Biden Administration Urges Renewal of Congressional Surveillance Program

President Joe Biden’s administration urged Congress on Tuesday to renew a controversial surveillance program that officials say has become an indispensable tool of U.S. national security.

The program, established under Section 702 of the Foreign Intelligence Surveillance Act, allows U.S. intelligence agencies to collect the online communications of foreigners without a court warrant. 

But critics say the program, which allows the incidental collection of Americans’ communications, has been used to target innocent U.S. citizens.

The measure was first enacted in 2008, and unless Congress reauthorizes, it will expire at the end of December. 

Seeking to prevent its lapse, Biden administration officials embarked on an all-out push on Tuesday to ensure Congressional reauthorization, saying intelligence collected through the program is used to counter threats from China, Russia, North Korea and Iran as well as foreign terrorist organizations.

Matt Olsen, assistant attorney general for national security, said that intelligence collected through the program “contributed” to the U.S. strike that killed al-Qaida leader Ayman Al-Zawahiri in Kabul last summer. 

“In the 15 years since its enactment, Section 702 has become what I think is the intelligence community’s most valuable national security legal tool … and we must retain it to confront the evolving threats we are confronting in the years ahead,” Olsen said, speaking at the Brookings Institution. 

In a joint letter sent on Tuesday, Attorney General Merrick Garland and Director of National Intelligence Avril Haines urged top congressional leaders to “promptly reauthorize” the measure.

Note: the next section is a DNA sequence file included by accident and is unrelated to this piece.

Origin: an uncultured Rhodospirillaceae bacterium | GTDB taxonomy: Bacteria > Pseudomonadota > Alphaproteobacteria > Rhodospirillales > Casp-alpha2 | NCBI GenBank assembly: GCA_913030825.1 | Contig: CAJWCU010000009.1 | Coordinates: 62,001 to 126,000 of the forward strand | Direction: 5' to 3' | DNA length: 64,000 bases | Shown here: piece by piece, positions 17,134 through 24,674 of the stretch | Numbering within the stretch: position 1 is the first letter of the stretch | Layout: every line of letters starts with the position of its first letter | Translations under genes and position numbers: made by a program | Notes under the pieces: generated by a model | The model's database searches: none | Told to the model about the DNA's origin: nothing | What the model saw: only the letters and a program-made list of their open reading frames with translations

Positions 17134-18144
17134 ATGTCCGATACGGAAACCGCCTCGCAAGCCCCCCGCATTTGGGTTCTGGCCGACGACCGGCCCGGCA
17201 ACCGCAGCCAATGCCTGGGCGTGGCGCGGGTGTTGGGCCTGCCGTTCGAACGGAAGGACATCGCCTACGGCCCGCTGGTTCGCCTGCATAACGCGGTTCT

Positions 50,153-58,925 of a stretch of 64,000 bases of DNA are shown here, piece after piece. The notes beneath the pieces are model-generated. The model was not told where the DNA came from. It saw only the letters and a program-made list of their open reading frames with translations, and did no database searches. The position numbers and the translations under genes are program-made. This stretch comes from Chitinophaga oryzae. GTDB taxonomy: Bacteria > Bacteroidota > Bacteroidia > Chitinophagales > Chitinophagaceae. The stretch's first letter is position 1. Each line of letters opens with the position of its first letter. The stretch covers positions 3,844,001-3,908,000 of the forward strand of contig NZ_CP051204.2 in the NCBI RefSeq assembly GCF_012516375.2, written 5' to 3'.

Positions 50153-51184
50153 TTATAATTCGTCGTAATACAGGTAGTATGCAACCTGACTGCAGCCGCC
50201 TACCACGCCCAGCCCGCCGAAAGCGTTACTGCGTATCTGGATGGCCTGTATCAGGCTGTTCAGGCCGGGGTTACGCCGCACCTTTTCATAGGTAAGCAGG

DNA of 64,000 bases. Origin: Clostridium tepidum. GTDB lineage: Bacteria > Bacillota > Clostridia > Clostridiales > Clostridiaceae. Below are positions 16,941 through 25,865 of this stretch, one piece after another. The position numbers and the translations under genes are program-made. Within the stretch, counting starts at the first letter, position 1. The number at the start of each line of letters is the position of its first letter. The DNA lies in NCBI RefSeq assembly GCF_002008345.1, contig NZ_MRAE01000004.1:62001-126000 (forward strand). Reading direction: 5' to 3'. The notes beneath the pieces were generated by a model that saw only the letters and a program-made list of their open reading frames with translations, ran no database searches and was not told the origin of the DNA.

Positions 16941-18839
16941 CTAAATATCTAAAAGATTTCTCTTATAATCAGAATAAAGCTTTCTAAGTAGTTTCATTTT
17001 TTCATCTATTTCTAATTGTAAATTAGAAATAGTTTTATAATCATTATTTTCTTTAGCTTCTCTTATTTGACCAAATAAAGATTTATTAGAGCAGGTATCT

In the letter, Garland and Haines “emphasized that there is simply no way to replicate 702’s speed, agility, reliability, and insights,” said Olsen.

Garland is expected to testify before the Senate Judiciary Committee on Wednesday, while Haines will appear before both the Senate and the House intelligence committees next week. Both officials will likely face tough questions from lawmakers about Section 702.

In a statement, Biden’s national security adviser Jake Sullivan added his voice to the administration’s call for the renewal of Section 702 and other expiring FISA provisions, saying it is a “top priority for the administration.”

“This authority is an invaluable tool that continues to protect Americans every day and is crucial to ensuring that U.S. defense, intelligence, and law enforcement agencies can respond to threats from the People’s Republic of China, Russia, nefarious cyber actors, terrorists, and those who seek to harm our critical infrastructure,” Sullivan said.

In 2018, Congress reauthorized Section 702 for six years despite initial opposition from then-President Donald Trump.

Although Olsen expressed confidence that Congress will renew the program, the reauthorization effort renews a divisive battle on Capitol Hill.

While moderate Democrats and Republicans support its renewal, conservative Republicans and civil liberties advocates stand in opposition. 

Patrick Toomey, deputy project director of the ACLU’s National Security Project, said the program has become a “spying tool” for the FBI.

“The government claims to be targeting people overseas, but it’s clearer than ever that agents are using this surveillance as a backdoor into Americans’ private emails and messages,” Toomey said.

“The FBI is amassing huge quantities of protected communications and then searching through them millions of times each year without a warrant,” Toomey said.

The program allows FBI agents to run search queries of data collected through the program for evidence of serious crimes.

Olsen said the Justice Department instituted a series of changes designed to address concerns about the program.

But Toomey said the Biden administration is seeking reauthorization of the program “without significant reforms that will protect Americans.” 

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